News Column

Music Gets Minds Moving in Dementia Patients

May 24, 2012

Frank Cerabino

My wife tells a story about the time she found an old box of her grandmother's clothing, and how opening the box summoned a bouquet of smells that, for a moment, summoned her long-dead beloved grandma back to life.

Music is like that, too.

Just ask Dan Cohen, a Long Island social worker who has tapped into the power of music on people with memory loss. For six years, Cohen has been discovering the magical effects of music on nursing home residents who are suffering from Alzheimer's disease and other forms of dementia.

"The biggest challenge is to find the right music for each person," Cohen said. "It's like when you travel on an airplane and you can select the 'hits of the '60s.' But if they're the wrong songs, it's no good for you."

Cohen has been exploring the way the right songs tap into memory, how people have a kind of personal playlist embedded in their brains, and how tapping into those songs can unlock dormant memories and bring people out of the depths of confusion to make them alive again in dramatic ways.

Cohen's work led to him to start the Music & Memory Project, which is captured in a documentary called "Alive Inside" that premiered in a New York art museum last month.

You can watch a remarkable clip from the documentary at www.ximotionmedia.com. It shows how a nursing home patient with dementia goes from an uncommunicative mumbling state into a clear-voiced person who can answer questions after he has spent time listening with headphones to music that was special to him during his younger days.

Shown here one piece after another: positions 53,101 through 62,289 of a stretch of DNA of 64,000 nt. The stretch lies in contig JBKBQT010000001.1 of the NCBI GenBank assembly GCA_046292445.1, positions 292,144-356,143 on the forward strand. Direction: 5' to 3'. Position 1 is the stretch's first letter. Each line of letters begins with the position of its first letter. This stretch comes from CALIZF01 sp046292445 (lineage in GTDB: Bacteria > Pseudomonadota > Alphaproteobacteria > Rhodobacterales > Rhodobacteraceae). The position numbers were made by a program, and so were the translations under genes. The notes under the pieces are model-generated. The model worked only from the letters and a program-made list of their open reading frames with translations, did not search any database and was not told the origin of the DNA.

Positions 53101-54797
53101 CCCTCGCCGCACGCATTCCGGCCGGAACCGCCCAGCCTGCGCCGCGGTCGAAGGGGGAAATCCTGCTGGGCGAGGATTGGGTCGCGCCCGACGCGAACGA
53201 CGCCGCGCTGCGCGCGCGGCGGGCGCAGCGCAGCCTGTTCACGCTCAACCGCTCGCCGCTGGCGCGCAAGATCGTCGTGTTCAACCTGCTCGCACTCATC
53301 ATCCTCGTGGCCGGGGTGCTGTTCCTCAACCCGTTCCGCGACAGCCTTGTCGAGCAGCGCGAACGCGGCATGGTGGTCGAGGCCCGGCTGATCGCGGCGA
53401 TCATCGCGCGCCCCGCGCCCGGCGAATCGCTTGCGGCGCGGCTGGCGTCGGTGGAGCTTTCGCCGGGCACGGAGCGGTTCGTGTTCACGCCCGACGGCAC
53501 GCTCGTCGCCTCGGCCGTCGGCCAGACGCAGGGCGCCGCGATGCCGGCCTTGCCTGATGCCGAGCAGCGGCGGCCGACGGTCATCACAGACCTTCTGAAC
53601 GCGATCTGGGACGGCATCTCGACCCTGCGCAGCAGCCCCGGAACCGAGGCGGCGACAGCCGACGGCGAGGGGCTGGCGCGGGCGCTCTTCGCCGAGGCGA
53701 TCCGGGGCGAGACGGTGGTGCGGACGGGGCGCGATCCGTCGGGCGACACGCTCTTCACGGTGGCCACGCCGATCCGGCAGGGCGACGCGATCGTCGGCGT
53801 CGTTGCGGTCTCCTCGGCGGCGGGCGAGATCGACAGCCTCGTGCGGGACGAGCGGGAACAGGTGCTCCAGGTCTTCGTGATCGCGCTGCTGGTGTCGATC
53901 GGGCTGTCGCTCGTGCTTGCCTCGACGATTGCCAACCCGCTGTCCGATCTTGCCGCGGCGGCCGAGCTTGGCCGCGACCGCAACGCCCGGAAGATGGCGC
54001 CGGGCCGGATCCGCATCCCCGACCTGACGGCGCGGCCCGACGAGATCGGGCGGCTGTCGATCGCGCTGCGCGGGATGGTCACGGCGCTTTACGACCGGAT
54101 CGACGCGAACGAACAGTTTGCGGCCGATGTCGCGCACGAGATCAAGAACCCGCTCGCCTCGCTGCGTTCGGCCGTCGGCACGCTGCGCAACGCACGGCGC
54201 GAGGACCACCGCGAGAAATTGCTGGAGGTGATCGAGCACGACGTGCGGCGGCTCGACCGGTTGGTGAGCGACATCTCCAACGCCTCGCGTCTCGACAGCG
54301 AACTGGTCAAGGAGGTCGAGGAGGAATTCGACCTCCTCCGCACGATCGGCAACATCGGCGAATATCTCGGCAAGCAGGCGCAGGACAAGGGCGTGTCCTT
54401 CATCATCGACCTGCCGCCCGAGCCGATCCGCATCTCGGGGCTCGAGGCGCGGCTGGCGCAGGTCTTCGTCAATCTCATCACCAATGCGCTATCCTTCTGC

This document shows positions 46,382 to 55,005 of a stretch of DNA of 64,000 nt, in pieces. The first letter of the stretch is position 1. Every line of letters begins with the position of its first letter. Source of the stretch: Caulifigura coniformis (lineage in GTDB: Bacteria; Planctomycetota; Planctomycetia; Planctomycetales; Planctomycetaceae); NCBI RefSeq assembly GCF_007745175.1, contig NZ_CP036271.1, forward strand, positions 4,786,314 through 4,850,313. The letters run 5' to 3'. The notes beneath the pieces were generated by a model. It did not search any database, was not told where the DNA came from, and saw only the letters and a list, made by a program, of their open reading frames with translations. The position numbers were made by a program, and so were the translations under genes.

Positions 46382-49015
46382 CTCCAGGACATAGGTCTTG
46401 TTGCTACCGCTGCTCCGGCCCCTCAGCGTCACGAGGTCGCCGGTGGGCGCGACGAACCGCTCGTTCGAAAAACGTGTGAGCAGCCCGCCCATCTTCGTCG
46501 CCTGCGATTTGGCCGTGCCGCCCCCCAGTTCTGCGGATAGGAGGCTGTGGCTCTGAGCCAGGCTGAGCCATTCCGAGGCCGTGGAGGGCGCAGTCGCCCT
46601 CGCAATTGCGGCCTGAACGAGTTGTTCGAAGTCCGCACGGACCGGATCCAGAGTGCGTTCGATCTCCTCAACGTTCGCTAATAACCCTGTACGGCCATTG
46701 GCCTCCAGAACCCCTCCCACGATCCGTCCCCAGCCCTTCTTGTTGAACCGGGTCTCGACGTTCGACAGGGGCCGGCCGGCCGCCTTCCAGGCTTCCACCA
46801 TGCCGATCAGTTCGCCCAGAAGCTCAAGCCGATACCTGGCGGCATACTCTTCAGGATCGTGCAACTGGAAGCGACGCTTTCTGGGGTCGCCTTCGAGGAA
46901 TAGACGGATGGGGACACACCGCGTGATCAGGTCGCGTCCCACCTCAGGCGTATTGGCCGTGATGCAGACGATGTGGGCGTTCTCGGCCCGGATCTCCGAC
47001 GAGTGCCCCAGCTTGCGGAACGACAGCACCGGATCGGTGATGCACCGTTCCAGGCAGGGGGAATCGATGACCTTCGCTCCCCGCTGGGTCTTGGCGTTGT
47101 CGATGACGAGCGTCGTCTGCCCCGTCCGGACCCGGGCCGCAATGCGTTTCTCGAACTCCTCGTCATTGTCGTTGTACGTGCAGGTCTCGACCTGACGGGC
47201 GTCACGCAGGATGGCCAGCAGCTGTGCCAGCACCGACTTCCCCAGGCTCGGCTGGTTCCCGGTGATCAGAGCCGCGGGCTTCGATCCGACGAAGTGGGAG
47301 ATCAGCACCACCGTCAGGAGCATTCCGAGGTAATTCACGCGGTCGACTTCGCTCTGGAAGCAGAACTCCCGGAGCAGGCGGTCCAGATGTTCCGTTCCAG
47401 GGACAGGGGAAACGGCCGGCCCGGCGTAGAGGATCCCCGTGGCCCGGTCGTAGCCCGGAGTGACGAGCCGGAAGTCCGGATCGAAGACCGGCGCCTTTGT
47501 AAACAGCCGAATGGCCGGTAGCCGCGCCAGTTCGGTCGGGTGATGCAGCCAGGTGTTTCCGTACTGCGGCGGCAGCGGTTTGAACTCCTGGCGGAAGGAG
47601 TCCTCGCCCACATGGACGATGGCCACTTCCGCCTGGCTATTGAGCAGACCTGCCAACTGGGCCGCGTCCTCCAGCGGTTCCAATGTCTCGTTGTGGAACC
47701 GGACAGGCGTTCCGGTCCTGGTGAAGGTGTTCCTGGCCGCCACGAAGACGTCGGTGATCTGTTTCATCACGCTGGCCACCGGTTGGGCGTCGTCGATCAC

"What does music do to you?" Henry, the nursing home patient, is asked after the headphones are removed.

"It gives me the feeling of love," the old man says. "Romance."

The gist of Cohen's project is to collect Apple iPod music players and train nursing home professionals how to use them to unlock their clients minds. So far, he has established a grant program with 50 nursing homes in 15 states.

The first and only nursing home in Florida that is trying out Cohen's idea is Florida Presbyterian Nursing Home in Lakeland, which just got the program running this month.

"We've used music therapy before for pain management, end-of-life and behavioral issues," said Maria Rivera, the administrator at the Florida nursing home. "But we just winged it, and without any procedures."

Rivera applied for a grant from Cohen's group, which provided training and 48 iPods for each of the home's residents. The nursing home is now in the process of developing individual playlists for each of the residents.

"It's taken a while to get their preferences," Rivera said. "If the resident couldn't speak we had to ask family members about what kind of music they like."

She said the program is still in the early phases, and only seven of the 48 iPods have been loaded and launched for use so far.

"It's too soon to tell the effect," Rivera said. "But we do have an end-stage Alzheimer's patient who wasn't verbal at all, and when we introduced music to her, she started humming.

"This was a nice thing to develop."

Frank Cerabino writes for The Palm Beach Post.



Source: (c) 2012 Cox Newspapers


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